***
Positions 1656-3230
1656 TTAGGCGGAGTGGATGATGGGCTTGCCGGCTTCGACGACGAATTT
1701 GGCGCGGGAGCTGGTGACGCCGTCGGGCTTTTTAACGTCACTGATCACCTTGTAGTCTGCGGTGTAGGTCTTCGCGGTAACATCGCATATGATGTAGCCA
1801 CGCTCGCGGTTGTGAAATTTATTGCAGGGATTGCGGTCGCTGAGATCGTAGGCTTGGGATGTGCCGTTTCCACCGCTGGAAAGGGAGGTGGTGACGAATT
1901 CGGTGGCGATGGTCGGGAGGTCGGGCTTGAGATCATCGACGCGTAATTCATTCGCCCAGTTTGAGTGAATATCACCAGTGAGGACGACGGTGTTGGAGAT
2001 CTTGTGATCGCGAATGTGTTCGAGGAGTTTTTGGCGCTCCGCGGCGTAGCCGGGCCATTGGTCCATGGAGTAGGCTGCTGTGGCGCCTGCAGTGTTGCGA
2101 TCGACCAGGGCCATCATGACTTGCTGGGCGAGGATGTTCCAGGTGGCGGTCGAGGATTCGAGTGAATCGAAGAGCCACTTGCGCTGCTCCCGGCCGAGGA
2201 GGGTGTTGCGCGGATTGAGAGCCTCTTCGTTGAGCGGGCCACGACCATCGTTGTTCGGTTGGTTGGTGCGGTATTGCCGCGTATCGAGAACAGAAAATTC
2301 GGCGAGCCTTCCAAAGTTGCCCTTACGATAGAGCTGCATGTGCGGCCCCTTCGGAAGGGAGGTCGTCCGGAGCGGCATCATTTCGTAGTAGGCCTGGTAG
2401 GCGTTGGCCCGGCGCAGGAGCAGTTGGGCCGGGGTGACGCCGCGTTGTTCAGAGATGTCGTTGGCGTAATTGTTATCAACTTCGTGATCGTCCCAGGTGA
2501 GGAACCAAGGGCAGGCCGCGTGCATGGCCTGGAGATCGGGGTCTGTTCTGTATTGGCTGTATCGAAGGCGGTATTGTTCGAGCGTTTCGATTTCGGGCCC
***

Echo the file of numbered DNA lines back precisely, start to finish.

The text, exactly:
Positions 1656-3230
1656 TTAGGCGGAGTGGATGATGGGCTTGCCGGCTTCGACGACGAATTT
1701 GGCGCGGGAGCTGGTGACGCCGTCGGGCTTTTTAACGTCACTGATCACCTTGTAGTCTGCGGTGTAGGTCTTCGCGGTAACATCGCATATGATGTAGCCA
1801 CGCTCGCGGTTGTGAAATTTATTGCAGGGATTGCGGTCGCTGAGATCGTAGGCTTGGGATGTGCCGTTTCCACCGCTGGAAAGGGAGGTGGTGACGAATT
1901 CGGTGGCGATGGTCGGGAGGTCGGGCTTGAGATCATCGACGCGTAATTCATTCGCCCAGTTTGAGTGAATATCACCAGTGAGGACGACGGTGTTGGAGAT
2001 CTTGTGATCGCGAATGTGTTCGAGGAGTTTTTGGCGCTCCGCGGCGTAGCCGGGCCATTGGTCCATGGAGTAGGCTGCTGTGGCGCCTGCAGTGTTGCGA
2101 TCGACCAGGGCCATCATGACTTGCTGGGCGAGGATGTTCCAGGTGGCGGTCGAGGATTCGAGTGAATCGAAGAGCCACTTGCGCTGCTCCCGGCCGAGGA
2201 GGGTGTTGCGCGGATTGAGAGCCTCTTCGTTGAGCGGGCCACGACCATCGTTGTTCGGTTGGTTGGTGCGGTATTGCCGCGTATCGAGAACAGAAAATTC
2301 GGCGAGCCTTCCAAAGTTGCCCTTACGATAGAGCTGCATGTGCGGCCCCTTCGGAAGGGAGGTCGTCCGGAGCGGCATCATTTCGTAGTAGGCCTGGTAG
2401 GCGTTGGCCCGGCGCAGGAGCAGTTGGGCCGGGGTGACGCCGCGTTGTTCAGAGATGTCGTTGGCGTAATTGTTATCAACTTCGTGATCGTCCCAGGTGA
2501 GGAACCAAGGGCAGGCCGCGTGCATGGCCTGGAGATCGGGGTCTGTTCTGTATTGGCTGTATCGAAGGCGGTATTGTTCGAGCGTTTCGATTTCGGGCCC